Saying Goodbye to New Orleans

It was all planned out.  I would sell my largest items and invest the profits.  I would spend my last week working during the days and enjoying time with friends during the evenings.  I would fly my mom in to New Orleans on Friday evening.  I would have a mini-moving sale on Saturday morning and a farewell party Saturday evening.  I would pack everything I owned into my Honda Accord and drive away with my mom accompanying me in the passenger seat.  I would feel sad and excited, a blur of many emotions as I said goodbye.  I knew the plan but I forgot how often our plans work out as expected.

After 6 wonderful, life-altering years, saying goodbye to New Orleans proved to be more difficult and emotionally taxing than imagined.  It all started the weekend before the big move, when my cousin was in town for a visit.  We spent our weekend exploring some of the many tourist attractions as well as stopping by a few of my favorite spots in the city.  While it was her first visit, it was one of my last days in the city so all of our stops were equally significant for both of us.  I was managing my emotions well, feeling proud and upbeat, until I walked into a favorite furniture store of mine called Nadeau.  I’d recently sold my Nadeau pieces, all of which held deep emotional importance to me, and was already feeling a hint of sadness when I noticed this sign propped up outside of the store.

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The author of this quote could not have known how much these words would touch my soul and, as the tears welled up in my eyes, I knew it would be a challenging week for me.  I don’t believe I could have summed up my experiences in New Orleans better than the words expressed on this sign.  One brief sentence had the power to capture much of what I was already feeling and much of what I’ve felt in New Orleans over the past 6 years.  It also reminded me that perhaps one day I would return to the city that made me a better person, return to the people of New Orleans who choose to stay amid the struggle, and the people with little choice at all.  It is always difficult to walk away from the place you’ve called home, and in this moment I realized my feelings were unlike those that I’ve experienced before.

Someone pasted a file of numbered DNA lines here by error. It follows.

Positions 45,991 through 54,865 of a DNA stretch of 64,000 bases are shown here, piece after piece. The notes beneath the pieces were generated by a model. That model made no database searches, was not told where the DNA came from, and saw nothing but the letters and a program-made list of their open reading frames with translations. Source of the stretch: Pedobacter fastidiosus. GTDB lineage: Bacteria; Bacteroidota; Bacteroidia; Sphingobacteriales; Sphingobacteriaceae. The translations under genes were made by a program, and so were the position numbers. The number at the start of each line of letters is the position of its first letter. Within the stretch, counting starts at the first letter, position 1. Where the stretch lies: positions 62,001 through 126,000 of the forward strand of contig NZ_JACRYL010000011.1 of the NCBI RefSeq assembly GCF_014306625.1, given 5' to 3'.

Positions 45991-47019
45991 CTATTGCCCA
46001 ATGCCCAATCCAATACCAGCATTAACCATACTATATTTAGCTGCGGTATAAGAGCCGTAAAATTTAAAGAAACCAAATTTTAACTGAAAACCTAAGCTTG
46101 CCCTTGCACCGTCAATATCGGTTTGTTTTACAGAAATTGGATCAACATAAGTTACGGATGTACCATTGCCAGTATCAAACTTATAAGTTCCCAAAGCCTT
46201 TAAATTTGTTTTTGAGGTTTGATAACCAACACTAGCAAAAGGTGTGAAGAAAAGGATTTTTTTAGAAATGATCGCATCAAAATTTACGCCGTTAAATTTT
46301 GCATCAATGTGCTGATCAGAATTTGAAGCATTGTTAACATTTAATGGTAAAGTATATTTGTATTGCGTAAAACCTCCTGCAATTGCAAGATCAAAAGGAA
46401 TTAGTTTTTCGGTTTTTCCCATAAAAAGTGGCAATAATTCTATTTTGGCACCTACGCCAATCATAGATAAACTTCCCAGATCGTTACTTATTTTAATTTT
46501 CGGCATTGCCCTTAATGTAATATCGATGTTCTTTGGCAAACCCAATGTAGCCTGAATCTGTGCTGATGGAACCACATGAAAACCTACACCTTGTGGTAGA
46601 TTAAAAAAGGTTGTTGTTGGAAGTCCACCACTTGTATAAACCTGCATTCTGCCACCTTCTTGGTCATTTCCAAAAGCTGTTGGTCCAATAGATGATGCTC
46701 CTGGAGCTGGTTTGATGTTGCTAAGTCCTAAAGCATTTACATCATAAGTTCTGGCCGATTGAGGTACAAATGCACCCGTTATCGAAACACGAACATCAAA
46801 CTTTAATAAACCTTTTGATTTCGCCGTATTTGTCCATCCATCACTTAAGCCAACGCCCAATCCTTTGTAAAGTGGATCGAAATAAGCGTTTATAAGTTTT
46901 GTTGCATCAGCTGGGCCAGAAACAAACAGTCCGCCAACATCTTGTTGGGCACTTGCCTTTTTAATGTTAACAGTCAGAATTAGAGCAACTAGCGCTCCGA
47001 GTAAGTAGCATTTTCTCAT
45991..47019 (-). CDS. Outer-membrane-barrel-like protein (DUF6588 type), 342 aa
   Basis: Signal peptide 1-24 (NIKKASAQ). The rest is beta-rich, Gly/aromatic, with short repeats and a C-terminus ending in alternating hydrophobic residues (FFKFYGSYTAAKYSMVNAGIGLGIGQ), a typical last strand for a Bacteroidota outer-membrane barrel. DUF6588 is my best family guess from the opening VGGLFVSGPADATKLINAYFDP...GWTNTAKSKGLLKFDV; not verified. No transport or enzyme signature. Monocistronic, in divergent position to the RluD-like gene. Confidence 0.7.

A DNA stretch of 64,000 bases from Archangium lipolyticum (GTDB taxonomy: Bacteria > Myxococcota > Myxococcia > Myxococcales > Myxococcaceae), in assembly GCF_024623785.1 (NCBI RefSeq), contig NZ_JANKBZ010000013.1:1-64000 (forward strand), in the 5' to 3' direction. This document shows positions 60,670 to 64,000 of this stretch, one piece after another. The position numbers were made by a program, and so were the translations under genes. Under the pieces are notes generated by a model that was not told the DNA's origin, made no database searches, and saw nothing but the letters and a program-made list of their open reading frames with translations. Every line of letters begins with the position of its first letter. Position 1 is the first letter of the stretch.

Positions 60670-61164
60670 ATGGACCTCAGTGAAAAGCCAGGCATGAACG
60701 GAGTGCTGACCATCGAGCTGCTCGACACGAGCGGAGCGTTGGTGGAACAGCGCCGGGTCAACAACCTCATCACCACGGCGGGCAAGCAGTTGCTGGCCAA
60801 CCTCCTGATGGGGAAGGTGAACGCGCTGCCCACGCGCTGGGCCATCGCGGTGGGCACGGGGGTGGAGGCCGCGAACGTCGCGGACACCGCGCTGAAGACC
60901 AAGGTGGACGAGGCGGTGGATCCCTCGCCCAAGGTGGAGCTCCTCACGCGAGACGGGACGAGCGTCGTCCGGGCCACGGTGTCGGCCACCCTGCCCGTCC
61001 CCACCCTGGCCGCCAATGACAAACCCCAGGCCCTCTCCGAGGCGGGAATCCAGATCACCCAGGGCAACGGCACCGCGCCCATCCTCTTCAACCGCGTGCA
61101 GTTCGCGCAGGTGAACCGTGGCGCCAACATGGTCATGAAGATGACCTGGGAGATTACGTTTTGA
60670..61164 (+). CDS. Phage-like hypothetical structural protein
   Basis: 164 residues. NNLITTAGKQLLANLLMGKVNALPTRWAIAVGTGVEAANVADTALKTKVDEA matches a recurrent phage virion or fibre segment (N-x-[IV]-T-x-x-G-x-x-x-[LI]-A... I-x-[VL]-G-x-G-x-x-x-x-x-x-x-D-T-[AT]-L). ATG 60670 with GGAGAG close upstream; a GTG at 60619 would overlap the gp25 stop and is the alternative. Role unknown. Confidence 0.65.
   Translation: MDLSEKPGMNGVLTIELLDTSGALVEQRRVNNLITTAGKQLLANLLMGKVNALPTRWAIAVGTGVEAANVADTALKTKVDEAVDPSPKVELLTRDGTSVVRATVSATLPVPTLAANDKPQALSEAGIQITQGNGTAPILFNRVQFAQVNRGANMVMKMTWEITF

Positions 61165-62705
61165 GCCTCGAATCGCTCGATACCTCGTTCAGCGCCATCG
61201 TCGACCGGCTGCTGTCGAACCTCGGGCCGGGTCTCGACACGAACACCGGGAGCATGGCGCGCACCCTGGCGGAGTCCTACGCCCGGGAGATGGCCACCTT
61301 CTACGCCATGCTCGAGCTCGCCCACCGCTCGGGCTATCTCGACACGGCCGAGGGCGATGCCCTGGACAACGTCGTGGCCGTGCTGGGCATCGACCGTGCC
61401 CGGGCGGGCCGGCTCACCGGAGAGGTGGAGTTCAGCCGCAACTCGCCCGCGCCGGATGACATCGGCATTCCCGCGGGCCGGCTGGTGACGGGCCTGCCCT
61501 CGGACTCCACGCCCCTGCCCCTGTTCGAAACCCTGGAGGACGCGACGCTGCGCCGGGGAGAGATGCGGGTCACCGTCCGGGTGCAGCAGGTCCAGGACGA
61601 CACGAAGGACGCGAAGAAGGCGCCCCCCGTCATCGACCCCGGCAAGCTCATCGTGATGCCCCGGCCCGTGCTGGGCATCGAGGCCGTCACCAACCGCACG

Some of the best people I know.

Some of the best people I know.

My last week was a flurry of emotions filled with meaningful time spent with friends, packing and re-packing, furniture sales, wrapping up at work, and last meals at my favorite restaurants.  One of the more difficult and eventful happenings was the amount of purging I did in order to fit my life into my Honda Accord.  I had sorted through my belongings a few times already but, as I looked out across my bags and boxes of stuff, I knew it would never all fit inside my car.  I had been painfully unrealistic yet hopeful, but it was an impossible feat.  My mom and I brainstormed ideas to keep all of my items which included renting a second car or finding a way to hitch a trailer to my sedan.  None of these options were ideal though and I began to feel frustrated with myself because I was struggling to let go of “stuff”.  I had a mind block and could not move past the idea of saying goodbye to many of my belongings, even though I knew they were material things and their loss would never erase the memories attached to them.  Thankfully, with some encouraging words from my friends, and one friend in particular who stayed up late and went through every item with me again, I managed to sift through and downsize again Sunday morning to a reasonable amount; it all fit easily into my car.

Special thanks to this girl for helping me see past material things.

As my mom and I finally drove away, she placed her hand on my shoulder and asked how I was feeling, asked if I was sad about leaving.  And, after a week of intense emotions, I was no longer feeling sad but rather, I felt free.  I had done it!  Not only had I pushed past an attachment to “stuff” but I had taken another huge step toward doing what I had set out to do–to leave my city, the wonderful friends I’ve made, the job I’ve loved, in search of a new adventure.  I expect that there are many more challenges ahead but, as I drove out of New Orleans, I felt proud and free.  Thank you to the city and people who made me confident in who I am and excited about what’s next for me.

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Thank you, New Orleans

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